A couple of oafish knights, an evil imp, a hamster and a narcissistic narrator set the stage in Director/Writer Jestika Chand’s musical adaptation of the British children’s show, ‘The Big Knights.’
Despite its short one-hour runtime, The Big Knights: A Musical Adventure successfully lives up to its name, in a whirlwind of slapstick humour, lively production, a melodic soundtrack, and engaging performances, all with a healthy dose of ironic, absurdist dread.
The plot is situated within the fantastical Kingdom of Borovia, following the idiocy of brothers’ Sir Boris (Kate Wilkins) and Sir Morris (Jayce Carrano) as they struggle to live through lives of chivalry and honour while their housekeeper Ethel (Annabel Cameron) takes a well-earned holiday.
Inspired by the iconic first episode of the namesake television series Ethel and the Imp (1999), the audience is subject to hilarious narrative detours, then into a war drama, the nefarious schemes of the evil Imp (Theo Murray) and meta-dramatic breaks by the charismatic Narrator (Donna Rohani).
Throughout the musical, a paradoxical dialectic exists between a sense of childhood fantasy, fun and drama, and the real-word choices one has to face. While the musical numbers yield a delightful charm and the quips and quibbles of the cast kept the audience well entertained, I felt some of the slapstick humour fell short in quality in comparison to the rest of the production. Despite this, I had a smile on my face throughout the entire hour, and couldn’t help but enjoy the quirks of the absurd world the characters inhibited.
All the performances are extremely well done—from the buffoonery of the lovable Knights, to the distorted chirps of the evil Imp. The stand out performance, however, was Rohani’s Narrator character who kept the audience engaged in the zany production with an eccentric arrogance and sense of Socratic irony as they travelled through the narrative and fourth wall.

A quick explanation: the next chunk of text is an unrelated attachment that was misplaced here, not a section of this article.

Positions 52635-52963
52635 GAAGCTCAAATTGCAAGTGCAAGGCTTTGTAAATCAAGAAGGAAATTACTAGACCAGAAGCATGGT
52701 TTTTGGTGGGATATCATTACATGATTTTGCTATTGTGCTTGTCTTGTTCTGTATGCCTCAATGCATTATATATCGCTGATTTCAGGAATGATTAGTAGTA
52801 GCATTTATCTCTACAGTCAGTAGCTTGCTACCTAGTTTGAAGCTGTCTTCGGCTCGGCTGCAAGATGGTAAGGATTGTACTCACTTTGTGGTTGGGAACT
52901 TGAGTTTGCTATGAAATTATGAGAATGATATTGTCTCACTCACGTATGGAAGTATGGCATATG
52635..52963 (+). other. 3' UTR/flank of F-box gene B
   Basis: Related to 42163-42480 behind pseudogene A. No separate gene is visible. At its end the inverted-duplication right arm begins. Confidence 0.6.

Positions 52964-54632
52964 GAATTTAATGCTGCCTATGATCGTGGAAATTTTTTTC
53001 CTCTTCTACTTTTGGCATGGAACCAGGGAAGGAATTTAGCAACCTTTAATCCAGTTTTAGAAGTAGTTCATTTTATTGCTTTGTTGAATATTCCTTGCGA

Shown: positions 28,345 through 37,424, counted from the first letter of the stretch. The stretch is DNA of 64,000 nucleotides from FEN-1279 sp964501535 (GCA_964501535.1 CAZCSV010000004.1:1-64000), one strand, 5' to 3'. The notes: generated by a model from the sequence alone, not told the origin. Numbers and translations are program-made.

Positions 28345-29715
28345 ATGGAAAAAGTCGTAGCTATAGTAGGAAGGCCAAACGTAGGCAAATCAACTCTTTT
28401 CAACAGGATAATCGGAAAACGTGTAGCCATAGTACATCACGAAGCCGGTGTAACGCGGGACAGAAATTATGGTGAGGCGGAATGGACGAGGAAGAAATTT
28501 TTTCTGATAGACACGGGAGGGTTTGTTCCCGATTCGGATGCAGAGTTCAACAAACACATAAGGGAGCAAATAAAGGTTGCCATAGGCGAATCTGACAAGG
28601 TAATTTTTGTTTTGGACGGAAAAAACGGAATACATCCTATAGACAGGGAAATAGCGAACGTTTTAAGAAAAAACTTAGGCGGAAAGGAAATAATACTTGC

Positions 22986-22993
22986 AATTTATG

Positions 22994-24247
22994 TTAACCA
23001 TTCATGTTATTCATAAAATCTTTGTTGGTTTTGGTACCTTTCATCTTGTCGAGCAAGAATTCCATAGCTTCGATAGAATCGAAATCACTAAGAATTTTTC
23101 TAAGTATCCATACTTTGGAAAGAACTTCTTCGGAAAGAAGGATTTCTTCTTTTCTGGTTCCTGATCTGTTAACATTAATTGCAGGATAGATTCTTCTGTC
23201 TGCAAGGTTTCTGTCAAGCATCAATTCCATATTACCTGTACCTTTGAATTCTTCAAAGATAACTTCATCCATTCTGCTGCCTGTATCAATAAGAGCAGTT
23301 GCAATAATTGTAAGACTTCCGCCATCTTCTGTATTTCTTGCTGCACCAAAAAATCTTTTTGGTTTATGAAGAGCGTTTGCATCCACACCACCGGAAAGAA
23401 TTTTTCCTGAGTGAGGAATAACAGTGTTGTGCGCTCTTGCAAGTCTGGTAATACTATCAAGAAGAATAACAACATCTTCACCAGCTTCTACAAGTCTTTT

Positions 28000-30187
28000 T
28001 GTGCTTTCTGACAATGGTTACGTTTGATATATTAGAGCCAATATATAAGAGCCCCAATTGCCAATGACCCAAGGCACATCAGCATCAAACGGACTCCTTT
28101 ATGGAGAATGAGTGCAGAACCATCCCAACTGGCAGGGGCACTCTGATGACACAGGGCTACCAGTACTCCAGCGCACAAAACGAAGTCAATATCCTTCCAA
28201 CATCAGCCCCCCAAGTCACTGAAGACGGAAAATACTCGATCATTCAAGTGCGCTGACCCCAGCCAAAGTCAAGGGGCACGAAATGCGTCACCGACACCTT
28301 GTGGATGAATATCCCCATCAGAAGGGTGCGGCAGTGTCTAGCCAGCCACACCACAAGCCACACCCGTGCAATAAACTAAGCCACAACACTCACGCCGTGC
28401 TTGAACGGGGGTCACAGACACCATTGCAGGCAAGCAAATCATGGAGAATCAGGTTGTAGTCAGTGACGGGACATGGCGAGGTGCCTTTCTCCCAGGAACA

The ensemble cast was fantastic, with the singing, dancing and background performances heightening the absurdity of the drama and satisfying the charm of the fantasy Kingdom. One has to commend the skill of the Music producer, Nick Harriot and Vocal Director, Annabel Cameron in creating and directing a memorable and catchy soundtrack which was integral to the success of the production.
The choreography can’t be forgotten either, with the exciting dance performances heightening the romp of the musical, and items like step-dancing deftly integrating an invigorating rhythm to the musical numbers. Moreover, the sets were designed in a cartoonish, ironic matter that perfectly suited the idiosyncrasies of the play. Overall, the production was stellar, with the dynamic lighting matching the beats of the drama and reflecting comedic timing.
While watching the show, I was faced with a question: what does this all mean? If I were Michael Billington, what would I write? I considered a few things, namely, the destructive ignorance of the Knights, and the devastating side war story. Was this adaptation of a children’s cartoon secretly about war, famine, poverty?
But, as the show went on, I slowly let go of my prejudice and began to appreciate the narrative for what it really was about: the art of drama itself—of production, creation, being lost in one’s craft, and how all this helps us navigate the existential choices we face every day.
In sum, I consider this ‘musical adventure’ an exciting one, with successes in every aspect of its production. It was definitely worth seeing.